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Processors (CPU's)

What you need to know about the current processor types.

What is a CPU?

The CPU stands for Central Processing Unit otherwise referred to as the Processor. It is a piece of computer hardware that is found on the motherboard of a computer. It controls a lot of the commands between other hardware and software on the computer.

Intel and AMD are the two most popular computer CPU manufacturers

Intel Processors – The Range:

Celeron: Entry level CPU, able to cope with everyday tasks on a budget. Usually 2-4 cores. 

Pentium: Mainstream CPU, offering “bang for buck”. A reasonable level of performance, for a reasonable price. Usually 4 cores, sometimes hyper-threaded (see notes). 

Core i3: Mainstream performance, faster than a Pentium while priced slightly higher. Able to cope with most NON professional / NON gaming tasks. Usually 4 Cores, sometimes Hyper-threaded (see notes). 

Core i5: Performance CPU, designed for greater speed while still balancing power consumption and cost. The i5 costs more than the i3, but can offer much greater performance in some tasks. Good for gaming. Usually 6 cores. 

Core i7: Traditionally Intel’s performance champion, designed for high end, power hungry tasks such as gaming, rendering, editing. Great for high end gaming in Intel’s current range, core count can vary usually around 8 cores with hyperthreading. 

Core i9: Intel’s ultimate CPU, offering up to 16 cores and hyperthreading. This chip really shines in high demand workloads, such as rendering, encoding, editing, high end gaming etc.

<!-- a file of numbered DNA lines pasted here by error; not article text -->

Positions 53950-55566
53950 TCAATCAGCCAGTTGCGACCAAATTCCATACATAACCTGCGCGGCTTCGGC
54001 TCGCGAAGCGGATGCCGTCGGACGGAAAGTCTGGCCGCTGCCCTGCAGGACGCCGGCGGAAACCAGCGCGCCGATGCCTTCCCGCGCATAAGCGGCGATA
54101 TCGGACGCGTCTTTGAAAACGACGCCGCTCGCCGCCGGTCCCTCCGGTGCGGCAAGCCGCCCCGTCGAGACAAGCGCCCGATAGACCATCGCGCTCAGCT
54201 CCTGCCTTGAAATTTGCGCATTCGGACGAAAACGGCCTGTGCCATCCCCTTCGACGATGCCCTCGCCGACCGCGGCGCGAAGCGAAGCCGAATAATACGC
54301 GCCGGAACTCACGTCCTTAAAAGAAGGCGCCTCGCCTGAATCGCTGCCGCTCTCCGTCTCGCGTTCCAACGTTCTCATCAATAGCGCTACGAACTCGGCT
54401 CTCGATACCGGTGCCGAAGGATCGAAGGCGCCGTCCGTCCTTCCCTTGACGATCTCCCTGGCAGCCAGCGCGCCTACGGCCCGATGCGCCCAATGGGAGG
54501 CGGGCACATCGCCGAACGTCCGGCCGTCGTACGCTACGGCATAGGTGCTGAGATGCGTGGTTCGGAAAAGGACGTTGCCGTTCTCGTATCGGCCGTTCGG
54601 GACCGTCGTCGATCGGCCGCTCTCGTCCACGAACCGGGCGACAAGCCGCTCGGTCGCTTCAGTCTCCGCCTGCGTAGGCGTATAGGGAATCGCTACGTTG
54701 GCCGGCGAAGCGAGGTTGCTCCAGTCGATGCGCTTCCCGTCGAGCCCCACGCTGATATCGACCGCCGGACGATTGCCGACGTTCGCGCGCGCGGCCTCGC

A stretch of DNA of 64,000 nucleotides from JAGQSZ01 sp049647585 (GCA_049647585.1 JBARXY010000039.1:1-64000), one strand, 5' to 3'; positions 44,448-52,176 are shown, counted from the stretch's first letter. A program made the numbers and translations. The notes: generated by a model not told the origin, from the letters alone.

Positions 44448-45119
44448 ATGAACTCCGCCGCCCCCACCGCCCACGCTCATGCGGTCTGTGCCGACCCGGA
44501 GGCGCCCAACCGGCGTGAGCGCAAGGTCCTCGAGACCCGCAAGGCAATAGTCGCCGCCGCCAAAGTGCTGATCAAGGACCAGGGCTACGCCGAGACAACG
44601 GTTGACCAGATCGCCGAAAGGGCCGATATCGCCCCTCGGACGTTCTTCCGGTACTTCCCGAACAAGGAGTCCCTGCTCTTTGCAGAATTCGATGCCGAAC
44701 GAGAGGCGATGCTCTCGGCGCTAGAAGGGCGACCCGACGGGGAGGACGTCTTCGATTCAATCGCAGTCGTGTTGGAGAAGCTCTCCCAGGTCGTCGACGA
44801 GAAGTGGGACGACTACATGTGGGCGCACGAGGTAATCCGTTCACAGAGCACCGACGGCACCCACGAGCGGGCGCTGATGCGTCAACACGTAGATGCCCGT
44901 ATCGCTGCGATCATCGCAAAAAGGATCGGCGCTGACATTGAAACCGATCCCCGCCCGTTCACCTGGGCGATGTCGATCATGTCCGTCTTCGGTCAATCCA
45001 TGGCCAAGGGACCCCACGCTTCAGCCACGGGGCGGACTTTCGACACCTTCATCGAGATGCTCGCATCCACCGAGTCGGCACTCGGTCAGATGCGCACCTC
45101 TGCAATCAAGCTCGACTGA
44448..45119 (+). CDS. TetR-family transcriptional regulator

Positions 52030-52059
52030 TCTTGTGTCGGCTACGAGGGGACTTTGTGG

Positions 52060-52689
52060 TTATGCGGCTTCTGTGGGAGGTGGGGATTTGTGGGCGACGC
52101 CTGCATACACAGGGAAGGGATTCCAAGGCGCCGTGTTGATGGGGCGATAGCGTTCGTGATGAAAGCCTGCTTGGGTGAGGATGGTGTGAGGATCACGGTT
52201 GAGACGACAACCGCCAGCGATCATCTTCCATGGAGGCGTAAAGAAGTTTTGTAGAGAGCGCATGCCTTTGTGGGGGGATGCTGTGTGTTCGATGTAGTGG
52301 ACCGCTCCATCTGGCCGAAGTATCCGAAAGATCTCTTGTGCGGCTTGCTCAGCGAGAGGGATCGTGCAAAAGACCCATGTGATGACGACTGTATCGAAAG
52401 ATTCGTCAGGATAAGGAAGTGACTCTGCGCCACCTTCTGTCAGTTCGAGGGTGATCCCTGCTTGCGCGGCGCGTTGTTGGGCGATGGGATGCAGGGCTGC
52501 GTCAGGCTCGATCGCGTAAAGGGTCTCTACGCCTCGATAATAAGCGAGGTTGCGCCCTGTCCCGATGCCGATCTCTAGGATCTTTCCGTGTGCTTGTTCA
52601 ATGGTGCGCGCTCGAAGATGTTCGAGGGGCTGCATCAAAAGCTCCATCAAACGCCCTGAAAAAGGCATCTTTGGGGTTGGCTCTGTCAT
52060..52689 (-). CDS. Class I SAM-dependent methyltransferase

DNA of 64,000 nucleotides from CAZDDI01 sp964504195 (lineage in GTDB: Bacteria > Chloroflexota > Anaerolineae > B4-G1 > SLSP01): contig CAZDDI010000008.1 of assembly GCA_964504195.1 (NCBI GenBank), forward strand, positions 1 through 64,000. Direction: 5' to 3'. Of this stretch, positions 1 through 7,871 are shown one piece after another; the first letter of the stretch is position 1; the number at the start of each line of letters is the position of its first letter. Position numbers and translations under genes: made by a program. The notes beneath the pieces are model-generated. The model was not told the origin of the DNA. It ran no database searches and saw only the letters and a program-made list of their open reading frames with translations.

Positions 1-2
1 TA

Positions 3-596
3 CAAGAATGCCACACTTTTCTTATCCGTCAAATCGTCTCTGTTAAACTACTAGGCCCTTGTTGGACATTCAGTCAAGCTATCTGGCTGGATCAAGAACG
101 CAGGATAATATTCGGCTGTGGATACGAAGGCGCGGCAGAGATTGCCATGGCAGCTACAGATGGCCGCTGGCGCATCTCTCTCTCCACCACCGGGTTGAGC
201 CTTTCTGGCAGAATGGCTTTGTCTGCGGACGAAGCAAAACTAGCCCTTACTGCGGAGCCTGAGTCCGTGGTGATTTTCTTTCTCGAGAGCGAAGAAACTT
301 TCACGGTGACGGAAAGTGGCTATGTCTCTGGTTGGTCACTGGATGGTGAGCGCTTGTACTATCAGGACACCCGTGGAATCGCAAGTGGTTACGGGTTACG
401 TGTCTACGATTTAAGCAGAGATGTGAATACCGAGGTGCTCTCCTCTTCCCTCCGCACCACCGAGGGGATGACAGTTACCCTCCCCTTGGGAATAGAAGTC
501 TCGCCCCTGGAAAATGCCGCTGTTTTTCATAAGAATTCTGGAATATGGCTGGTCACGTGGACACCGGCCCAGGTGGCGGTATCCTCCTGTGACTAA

AMD Processors – The Range:

Athlon: A cheap, high value CPU.


Ryzen 3: Budget conscious CPU, offering great value for money. Usually 4 cores.


Ryzen 5: Mid-Range CPU, again offering great value for money and extra performance. Great for gaming. Usually 6 Cores and AMD’s version of hyper-threading.


Ryzen 7: Performance CPU, offering great performance while still keeping an eye on the budget. Good for gaming. Ryzen 7 usually has 8 cores, and comes with AMD’s hyper-threading.


Ryzen 9: Up 16 cores and hyperthreading, a very high end CPU for high end, demanding applications. 

Thread Ripper: AMD’s Workstation , offering huge performance for professional tasks. Up to 64 cores makes short work of rendering tasks, encoding, etc. Not recommended for gaming due to price performance.

What is hyper threading? Why should I care?

Hyper threading is the ability for one CPU core to simultaneously handle two tasks (threads) at the same time. An 8 core hyper threaded CPU, for example, can handle 16 threads simultaneously… a 16 core, 32 threads, etc. 

This can in some tasks provide a system performance boost, as the system is able to process more data at any one time in parallel.


Cores vs Clock speed, which is better?


This gets asked a lot, but again it’s dependent on the workload you have in mind for your PC.


It’s also a balance, so cores without clock speed is no good, and clock speed without cores is also no good.


Usually there is a trade off or a “sweet spot” that can match your budget with your usage, it’s not as straightforward as this, but as a general guide, if you are a gamer and want good performance you should pick a 6-8 core CPU with the fastest clock speed you can afford and the best IPC (Instructions Per Clock) performance. For example, the current CPU gaming recommendations are the Ryzen 5600X featuring 6 cores, the 5800X with 8 cores. Or for Intel you should look at the i5-12600k or the i9-12900k for high end.

If you have any questions regarding which processor you should choose when buying a new computer or upgrading your existing computer, then please get in touch with PC Guy.

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